Washington and Lee Law Review Online


President Donald Trump contends that federal appellate court appointments constitute his foremost success. The president and the United States Senate Grand Old Party (GOP) majority have compiled records by approving forty-eight conservative, young, accomplished, overwhelmingly Caucasian, and predominantly male, appeals court jurists. However, their appointments have exacted a toll, particularly on the ninety-four district courts around the country that must address eighty-seven open judicial positions in 677 posts.

One riveting example is New York’s multiple tribunals, which confront twelve vacancies among fifty-two court slots. The Administrative Office of the United States Courts considers nine of these openings “judicial emergencies,” because they have been protracted and involve substantial caseloads. Despite that pressing situation, Trump failed to propose any candidate before May 2018 and did not appoint a single jurist for a New York vacant district court position until October 2019. Indeed, eleven of thirteen openings lacked nominees until recently, mostly because prior to this May, President Trump delayed resending the upper chamber seven of eight nominees whom the White House astutely tapped last year.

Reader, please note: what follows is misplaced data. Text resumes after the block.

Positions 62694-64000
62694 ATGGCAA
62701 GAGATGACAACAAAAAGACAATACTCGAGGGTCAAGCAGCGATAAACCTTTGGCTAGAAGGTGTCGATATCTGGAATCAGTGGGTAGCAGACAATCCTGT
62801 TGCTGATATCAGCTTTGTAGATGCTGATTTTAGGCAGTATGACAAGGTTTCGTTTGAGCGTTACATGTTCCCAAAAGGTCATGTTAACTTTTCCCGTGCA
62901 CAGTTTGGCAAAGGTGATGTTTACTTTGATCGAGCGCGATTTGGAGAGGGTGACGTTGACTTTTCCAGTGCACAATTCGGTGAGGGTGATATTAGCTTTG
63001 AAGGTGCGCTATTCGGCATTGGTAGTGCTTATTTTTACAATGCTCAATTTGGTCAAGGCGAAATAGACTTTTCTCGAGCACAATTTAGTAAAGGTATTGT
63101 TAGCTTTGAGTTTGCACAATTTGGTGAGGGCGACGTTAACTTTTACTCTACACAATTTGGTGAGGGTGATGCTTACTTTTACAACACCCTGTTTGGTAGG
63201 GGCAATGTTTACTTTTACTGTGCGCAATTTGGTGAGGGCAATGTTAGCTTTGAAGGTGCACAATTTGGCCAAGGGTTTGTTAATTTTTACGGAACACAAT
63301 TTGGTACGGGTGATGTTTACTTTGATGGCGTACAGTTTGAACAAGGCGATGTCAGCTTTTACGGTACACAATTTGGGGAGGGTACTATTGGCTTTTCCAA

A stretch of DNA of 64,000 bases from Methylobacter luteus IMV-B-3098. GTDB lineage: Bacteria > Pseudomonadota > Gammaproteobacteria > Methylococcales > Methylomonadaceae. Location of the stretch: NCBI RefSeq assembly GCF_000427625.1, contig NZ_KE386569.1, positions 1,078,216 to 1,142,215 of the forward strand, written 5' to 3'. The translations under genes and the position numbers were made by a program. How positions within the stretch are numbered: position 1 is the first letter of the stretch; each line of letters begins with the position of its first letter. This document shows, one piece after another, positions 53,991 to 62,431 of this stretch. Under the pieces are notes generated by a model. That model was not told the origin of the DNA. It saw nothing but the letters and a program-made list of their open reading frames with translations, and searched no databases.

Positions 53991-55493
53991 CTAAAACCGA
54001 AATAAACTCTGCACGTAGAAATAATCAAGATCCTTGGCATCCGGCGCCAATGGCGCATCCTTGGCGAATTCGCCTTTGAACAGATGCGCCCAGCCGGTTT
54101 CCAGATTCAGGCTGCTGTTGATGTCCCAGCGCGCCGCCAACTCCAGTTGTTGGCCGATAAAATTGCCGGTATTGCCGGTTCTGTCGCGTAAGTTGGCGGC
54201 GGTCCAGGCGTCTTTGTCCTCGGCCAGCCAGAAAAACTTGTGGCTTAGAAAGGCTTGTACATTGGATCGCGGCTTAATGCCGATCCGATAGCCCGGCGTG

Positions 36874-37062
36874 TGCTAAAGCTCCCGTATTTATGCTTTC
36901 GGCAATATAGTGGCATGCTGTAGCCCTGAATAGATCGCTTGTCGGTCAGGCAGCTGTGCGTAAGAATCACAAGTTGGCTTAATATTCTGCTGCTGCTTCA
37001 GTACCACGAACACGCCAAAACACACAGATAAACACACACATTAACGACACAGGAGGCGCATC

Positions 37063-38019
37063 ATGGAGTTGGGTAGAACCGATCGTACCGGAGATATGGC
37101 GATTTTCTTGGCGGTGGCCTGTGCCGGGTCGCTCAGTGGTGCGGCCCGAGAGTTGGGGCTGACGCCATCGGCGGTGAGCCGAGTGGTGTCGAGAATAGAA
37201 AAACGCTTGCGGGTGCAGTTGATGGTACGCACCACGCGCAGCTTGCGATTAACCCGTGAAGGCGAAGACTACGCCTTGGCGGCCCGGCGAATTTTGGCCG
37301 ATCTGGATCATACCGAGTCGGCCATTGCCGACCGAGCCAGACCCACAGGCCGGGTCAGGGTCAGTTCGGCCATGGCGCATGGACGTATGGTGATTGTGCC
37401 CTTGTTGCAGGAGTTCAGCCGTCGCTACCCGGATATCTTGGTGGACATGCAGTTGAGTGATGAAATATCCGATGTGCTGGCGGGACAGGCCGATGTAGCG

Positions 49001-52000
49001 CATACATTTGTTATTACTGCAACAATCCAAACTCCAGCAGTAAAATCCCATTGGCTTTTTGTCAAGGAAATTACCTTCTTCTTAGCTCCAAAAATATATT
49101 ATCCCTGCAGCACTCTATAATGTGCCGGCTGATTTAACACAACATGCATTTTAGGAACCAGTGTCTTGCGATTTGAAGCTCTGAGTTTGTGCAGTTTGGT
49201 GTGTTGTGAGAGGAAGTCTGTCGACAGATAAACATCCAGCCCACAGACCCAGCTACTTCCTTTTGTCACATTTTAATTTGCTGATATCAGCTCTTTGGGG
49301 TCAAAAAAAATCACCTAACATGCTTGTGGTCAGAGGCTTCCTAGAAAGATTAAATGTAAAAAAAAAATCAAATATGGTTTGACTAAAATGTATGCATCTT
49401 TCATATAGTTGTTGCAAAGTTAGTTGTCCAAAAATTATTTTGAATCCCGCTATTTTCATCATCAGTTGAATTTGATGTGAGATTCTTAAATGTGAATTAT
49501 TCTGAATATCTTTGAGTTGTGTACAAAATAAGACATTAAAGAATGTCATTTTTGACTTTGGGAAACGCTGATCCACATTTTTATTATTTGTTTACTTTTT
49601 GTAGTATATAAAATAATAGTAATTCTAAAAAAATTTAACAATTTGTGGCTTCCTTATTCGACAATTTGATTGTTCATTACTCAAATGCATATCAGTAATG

This piece first recounts the background of the court appointments issue, stressing modern concerns. Part two surveys the practices of Trump and the chamber, detecting that both the president and the Republican Senate majority emphasize rapidly appointing conservative, young appellate judges but downplay vacancies in trial court positions. Segment three considers the detrimental impacts of numerous practices, determining that until recently more appellate court and district court vacancies as well as judicial emergencies existed than when President Trump assumed office. The last section proffers constructive suggestions for future judicial selection.



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